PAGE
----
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Last Morsel—The Taste

| March 01, 2008 | Issues Archive

Joyce's pigs

I roasted a loin roast from one of the pigs I’d raised—dinner plans had been canceled because of the ice storm.

Farmers' Kitchen—Try a Little Tenderness

Judy Sopenski—Not Your Ordinary Farm

| March 01, 2008 | Farmers' Kitchen

Judy Sopenski

There are some meals that spell COMFORT to all who eat them. Leave your teeth behind. Savor the smell and the melting texture. Give yourself over to a sensuous repast.

Writing Down the Farm

Elizabeth Ferry | March 01, 2008 | Issues Archive

original letter from katrina

The logic is straightforward and simple. It goes like this: Farming is the one business that everyone needs, because everyone eats. Add to it the fact that children grow up—often faster than adults can imagine. And when Vermont children become adults, they may want to become part of the local food system, either as a farmer or an eater.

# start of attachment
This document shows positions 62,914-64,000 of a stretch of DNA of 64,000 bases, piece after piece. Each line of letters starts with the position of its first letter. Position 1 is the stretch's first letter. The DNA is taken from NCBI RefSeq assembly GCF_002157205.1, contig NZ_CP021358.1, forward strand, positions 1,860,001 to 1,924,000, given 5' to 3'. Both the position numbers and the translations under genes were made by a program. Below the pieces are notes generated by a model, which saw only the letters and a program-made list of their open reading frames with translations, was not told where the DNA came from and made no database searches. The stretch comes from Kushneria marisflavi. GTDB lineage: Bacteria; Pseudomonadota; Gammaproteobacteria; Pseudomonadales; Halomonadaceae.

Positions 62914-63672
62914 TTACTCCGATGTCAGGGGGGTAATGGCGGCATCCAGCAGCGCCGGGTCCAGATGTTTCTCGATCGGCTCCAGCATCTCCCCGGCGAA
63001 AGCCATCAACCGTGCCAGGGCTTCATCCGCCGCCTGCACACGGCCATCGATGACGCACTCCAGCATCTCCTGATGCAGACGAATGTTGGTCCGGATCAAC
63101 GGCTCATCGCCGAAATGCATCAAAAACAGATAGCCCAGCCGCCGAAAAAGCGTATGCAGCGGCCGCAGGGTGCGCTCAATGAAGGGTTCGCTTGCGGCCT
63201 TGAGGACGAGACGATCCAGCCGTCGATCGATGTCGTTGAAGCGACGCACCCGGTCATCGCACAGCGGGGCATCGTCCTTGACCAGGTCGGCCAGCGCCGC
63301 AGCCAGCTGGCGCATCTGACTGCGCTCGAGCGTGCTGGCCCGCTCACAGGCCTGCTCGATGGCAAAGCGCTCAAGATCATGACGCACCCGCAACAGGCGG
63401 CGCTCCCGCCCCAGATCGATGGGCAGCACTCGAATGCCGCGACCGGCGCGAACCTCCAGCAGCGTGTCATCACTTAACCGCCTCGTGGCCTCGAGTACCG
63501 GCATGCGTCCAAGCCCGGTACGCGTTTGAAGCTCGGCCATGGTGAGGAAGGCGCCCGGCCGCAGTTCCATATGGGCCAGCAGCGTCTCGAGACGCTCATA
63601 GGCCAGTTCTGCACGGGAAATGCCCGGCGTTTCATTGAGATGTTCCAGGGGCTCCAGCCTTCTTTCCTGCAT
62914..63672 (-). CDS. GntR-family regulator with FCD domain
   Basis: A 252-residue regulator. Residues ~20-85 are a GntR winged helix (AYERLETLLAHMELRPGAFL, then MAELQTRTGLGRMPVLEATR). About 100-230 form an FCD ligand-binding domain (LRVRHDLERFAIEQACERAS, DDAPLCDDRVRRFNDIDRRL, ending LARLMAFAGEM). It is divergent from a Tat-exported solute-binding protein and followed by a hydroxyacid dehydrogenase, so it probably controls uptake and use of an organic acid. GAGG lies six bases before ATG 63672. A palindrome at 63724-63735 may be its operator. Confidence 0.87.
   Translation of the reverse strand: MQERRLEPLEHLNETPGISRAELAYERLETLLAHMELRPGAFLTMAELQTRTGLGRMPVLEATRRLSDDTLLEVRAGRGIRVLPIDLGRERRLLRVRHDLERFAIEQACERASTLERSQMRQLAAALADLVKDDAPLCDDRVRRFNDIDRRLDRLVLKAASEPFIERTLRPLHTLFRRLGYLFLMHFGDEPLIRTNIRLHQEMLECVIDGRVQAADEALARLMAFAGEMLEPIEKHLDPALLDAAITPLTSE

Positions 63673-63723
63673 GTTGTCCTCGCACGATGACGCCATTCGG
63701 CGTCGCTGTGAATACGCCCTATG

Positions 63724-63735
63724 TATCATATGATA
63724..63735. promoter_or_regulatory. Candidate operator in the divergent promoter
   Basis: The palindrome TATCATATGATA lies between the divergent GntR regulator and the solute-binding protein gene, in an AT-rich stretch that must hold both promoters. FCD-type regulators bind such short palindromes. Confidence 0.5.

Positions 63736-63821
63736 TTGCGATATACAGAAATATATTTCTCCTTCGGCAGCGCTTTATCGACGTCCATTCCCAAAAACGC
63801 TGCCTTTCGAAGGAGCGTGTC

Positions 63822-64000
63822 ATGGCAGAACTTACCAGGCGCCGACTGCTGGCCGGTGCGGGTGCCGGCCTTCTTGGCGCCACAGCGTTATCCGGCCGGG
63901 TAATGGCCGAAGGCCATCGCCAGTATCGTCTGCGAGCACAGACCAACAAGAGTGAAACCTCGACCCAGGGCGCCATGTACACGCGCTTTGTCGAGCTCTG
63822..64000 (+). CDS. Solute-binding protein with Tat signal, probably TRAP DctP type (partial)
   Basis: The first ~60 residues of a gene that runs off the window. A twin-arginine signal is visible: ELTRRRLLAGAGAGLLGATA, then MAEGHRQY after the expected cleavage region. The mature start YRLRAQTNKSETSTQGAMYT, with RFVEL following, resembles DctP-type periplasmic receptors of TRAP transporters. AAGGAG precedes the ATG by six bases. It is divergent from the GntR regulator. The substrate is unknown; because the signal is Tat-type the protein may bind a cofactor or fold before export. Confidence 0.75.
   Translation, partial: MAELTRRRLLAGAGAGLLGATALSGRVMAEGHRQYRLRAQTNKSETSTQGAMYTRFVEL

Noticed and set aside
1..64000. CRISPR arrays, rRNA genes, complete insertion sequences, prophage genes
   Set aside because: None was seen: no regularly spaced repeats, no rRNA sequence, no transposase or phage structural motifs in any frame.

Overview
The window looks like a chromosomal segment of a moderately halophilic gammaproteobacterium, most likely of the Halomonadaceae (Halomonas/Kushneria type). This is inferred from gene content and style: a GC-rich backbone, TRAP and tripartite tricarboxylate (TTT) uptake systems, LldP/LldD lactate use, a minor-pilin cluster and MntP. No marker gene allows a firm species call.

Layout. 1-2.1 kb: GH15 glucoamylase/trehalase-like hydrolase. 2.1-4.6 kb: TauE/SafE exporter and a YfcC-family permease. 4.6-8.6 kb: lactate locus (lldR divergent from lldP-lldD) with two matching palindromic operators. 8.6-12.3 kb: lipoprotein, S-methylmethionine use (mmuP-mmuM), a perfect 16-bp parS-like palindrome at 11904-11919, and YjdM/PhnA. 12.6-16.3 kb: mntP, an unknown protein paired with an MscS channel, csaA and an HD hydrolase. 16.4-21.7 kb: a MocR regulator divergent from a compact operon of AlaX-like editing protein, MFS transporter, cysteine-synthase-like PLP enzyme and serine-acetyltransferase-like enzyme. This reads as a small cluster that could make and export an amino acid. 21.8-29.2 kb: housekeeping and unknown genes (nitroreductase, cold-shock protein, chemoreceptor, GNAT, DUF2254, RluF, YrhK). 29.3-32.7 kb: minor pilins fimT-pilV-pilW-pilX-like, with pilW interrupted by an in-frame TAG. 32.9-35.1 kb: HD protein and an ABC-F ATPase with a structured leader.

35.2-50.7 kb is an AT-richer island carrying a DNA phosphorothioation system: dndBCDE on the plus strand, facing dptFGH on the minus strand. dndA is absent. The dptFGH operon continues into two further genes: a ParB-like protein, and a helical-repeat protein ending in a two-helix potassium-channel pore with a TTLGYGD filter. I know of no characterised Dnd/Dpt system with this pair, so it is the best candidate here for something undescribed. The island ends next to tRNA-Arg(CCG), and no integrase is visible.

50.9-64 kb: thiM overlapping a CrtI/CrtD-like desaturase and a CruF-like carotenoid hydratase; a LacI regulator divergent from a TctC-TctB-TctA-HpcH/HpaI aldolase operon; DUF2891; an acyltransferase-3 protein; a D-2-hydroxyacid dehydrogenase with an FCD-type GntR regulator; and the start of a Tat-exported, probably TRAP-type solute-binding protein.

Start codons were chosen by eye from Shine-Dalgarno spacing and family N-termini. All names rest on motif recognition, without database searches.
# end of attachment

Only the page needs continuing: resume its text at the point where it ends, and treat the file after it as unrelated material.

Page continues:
Cooking the Sting Out

Meg Lucas | March 01, 2008 | Issues Archive

Illustration of Nettle plant

If you take care, and wear the proper gear, you can harvest an abundant and fascinating wild edible. Folks who have been stung by this rascal know what I’m talking about, while those who haven’t had the pleasure of eating it will undoubtedly come to appreciate this nutritious and tasty plant.

A Missing Link in the Local Food Chain

Bill Fosher | March 01, 2008 | Food Systems & Policy

Flock of sheep

In good weather, the drive between southwestern New Hampshire and the Capital District of New York state can be breathtakingly beautiful: there’s the view from Hogback Mountain, the wind farm in Searsburg, the Bennington obelisk. But at 4 a.m. during a December snow storm, while pulling a trailer loaded with lambs over a foggy two-lane road, the drive is tedious at best and can be downright hairy.

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What we do

Our stories, interviews, and essays reveal how Vermont residents are building their local food systems, how farmers are faring in a time of great opportunity and challenge, and how Vermont’s agricultural landscape ties into larger questions of sustainability and the future of our food supply.